During the latter half of Bryson Tiller‘s sold-out show in New York City, he paused his set to do what has become customary for every marquee young star: give a brief speech about his struggle, his steady grind, and the road he traveled to arrive at something like a sold-out two-night engagement at Webster Hall. The only problem? He could barely be heard over the screaming fans and squealing girls that packed the house Monday night (he was still cheered loudly at the conclusion of his anecdote). If you strained your ears and focused well, you would’ve heard him tell the story of how Timbaland got in contact with him, and invited him down to Miami to work, which resulted in “Sorry Not Sorry,” the brazen crowd-favorite about declining involvement with past love interests with less-than-genuine motives, but it was clear that he wasn’t fully comfortable telling that story in celebratory jest. After all, it’s been just four short months since his album was released, and despite the success of “Don’t,” co-signs from Drake and a major label partnership with RCA Records, there’s certainly more work to do, though his recent accomplishments don’t necessarily indicate that. Though it moved a meager 22,000 copies in its first week, Tiller’s debut, Trap Soul, has steadily made noise on the Billboard 200, and has sold just under 230,000 copies as of this week. In addition, he’ll be playing back-to-back shows at Radio City Music Hall this April, both of which sold-out roughly 24 hours after tickets went on sale. Counting his one-night, two-show engagement at SOBs in October, that makes six sold-out shows in six months at venues varying in size from intimate (SOB’s comfortably fits 400) to not-so-intimate (Radio City, the world’s largest indoor theater, sits 6,015). Here’s some perspective: a year ago, Tiller was working at Papa Johns.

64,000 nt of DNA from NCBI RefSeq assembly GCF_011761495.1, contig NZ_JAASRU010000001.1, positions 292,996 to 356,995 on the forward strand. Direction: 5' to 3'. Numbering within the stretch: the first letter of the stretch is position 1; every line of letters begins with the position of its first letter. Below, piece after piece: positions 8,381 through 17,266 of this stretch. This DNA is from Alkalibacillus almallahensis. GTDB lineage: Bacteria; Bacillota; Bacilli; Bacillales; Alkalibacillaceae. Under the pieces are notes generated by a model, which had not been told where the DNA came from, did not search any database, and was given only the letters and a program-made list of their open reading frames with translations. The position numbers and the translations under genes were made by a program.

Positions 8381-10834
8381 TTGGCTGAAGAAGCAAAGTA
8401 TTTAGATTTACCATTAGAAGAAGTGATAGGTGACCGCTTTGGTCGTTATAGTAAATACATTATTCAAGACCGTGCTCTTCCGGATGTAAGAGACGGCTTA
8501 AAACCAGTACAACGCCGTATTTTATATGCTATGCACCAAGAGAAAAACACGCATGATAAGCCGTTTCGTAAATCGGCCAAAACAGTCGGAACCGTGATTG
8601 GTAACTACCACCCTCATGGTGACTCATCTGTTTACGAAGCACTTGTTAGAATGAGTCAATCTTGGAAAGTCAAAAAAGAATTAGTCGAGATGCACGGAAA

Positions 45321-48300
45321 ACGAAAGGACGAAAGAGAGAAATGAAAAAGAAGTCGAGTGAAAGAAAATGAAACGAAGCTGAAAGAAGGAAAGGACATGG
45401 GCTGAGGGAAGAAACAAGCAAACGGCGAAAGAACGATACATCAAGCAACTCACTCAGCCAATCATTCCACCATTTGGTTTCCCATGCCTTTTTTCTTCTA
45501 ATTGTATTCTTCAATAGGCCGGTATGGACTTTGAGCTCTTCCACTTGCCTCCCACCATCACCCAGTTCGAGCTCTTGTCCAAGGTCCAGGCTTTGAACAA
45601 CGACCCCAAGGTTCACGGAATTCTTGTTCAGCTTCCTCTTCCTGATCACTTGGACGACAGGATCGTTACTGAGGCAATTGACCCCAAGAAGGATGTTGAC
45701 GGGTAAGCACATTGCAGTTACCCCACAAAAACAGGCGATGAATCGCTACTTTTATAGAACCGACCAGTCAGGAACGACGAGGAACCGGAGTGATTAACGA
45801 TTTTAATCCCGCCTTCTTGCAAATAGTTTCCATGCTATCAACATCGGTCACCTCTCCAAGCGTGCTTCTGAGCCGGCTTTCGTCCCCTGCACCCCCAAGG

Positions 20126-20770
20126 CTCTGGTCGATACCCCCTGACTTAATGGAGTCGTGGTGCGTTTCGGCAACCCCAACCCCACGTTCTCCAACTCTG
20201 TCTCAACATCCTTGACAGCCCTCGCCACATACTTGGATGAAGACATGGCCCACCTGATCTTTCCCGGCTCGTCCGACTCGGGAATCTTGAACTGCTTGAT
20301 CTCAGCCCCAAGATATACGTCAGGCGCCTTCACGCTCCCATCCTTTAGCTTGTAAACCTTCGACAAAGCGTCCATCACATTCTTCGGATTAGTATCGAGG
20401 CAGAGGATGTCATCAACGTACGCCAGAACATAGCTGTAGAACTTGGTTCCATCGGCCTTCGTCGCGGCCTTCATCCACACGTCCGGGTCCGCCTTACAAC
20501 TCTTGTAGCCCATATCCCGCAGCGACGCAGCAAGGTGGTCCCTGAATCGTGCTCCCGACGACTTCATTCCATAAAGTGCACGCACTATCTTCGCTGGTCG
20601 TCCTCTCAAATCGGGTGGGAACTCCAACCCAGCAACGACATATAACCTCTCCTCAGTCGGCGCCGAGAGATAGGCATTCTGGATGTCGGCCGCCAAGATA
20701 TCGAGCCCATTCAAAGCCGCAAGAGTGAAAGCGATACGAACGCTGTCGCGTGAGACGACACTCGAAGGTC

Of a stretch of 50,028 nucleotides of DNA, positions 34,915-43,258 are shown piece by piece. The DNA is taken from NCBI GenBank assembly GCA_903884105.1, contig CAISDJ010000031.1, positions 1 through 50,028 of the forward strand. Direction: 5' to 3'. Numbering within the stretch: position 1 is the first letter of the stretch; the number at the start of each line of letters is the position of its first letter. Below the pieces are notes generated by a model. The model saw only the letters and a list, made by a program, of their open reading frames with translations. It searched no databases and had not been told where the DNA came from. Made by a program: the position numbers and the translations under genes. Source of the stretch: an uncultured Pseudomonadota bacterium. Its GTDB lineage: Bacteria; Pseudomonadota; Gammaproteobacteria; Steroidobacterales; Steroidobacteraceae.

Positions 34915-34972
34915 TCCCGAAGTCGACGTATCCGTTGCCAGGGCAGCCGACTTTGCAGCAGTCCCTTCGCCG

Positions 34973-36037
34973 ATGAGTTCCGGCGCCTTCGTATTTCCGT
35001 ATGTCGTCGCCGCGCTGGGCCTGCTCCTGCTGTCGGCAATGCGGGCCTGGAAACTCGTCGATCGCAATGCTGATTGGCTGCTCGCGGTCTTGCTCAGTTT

At the first of those October shows, New York City was exposed to, for the first time, the strongest “new” face of R&B since Frank Ocean‘s “Novacane.” Tiller’s voice resonated well within the close confines of SOB’s, but he hadn’t completely figured out his stage presence, and there was something slightly awkward about his transition between songs, as if he was apprehensive about how the crowd would react if he didn’t allow them to settle down before cuing up a new song. On Monday night, with a more extensive band and smoke machine, Tiller confidently performed his Trap Soul album in its entirety, barely emerging from the silhouette-inducing smoke as he ran through the seamless transition between “Difference” and “Let ‘Em Know,” but eventually fully engaging his young crowd by the time fan favorites like “Exchange” and “Rambo” were cued up, pausing unexpectedly to corral bras that were airmailed from overzealous fans. Trap Soul is his clear mission statement as an artist, but Monday was proof that as a performer, he’d begun to find his way. In an interview with The Source last year, Tiller admitted that being an artist or star wasn’t his first plan for success. He initially preferred to be a songwriter for other artists, or create demos that he would then give away to other people to perform, much like the case with Chris Brown‘s “Proof,” which was originally a song that Tiller made for himself. As we watch him blossom into not just a comfortable solo artist, but a star, Tiller’s every day, relatable mantra will absolutely be his driving force. He’s got the intriguing reclusiveness that helped make Ocean one of the most sought after artists in the genre, but the romantic gall of an early 2000’s Trey Songz, a dangerous combo as his ticket sales suggest. If his trajectory continues on this arc, considering what’s happened in the last four months, we could be dealing with a monster by summer’s end.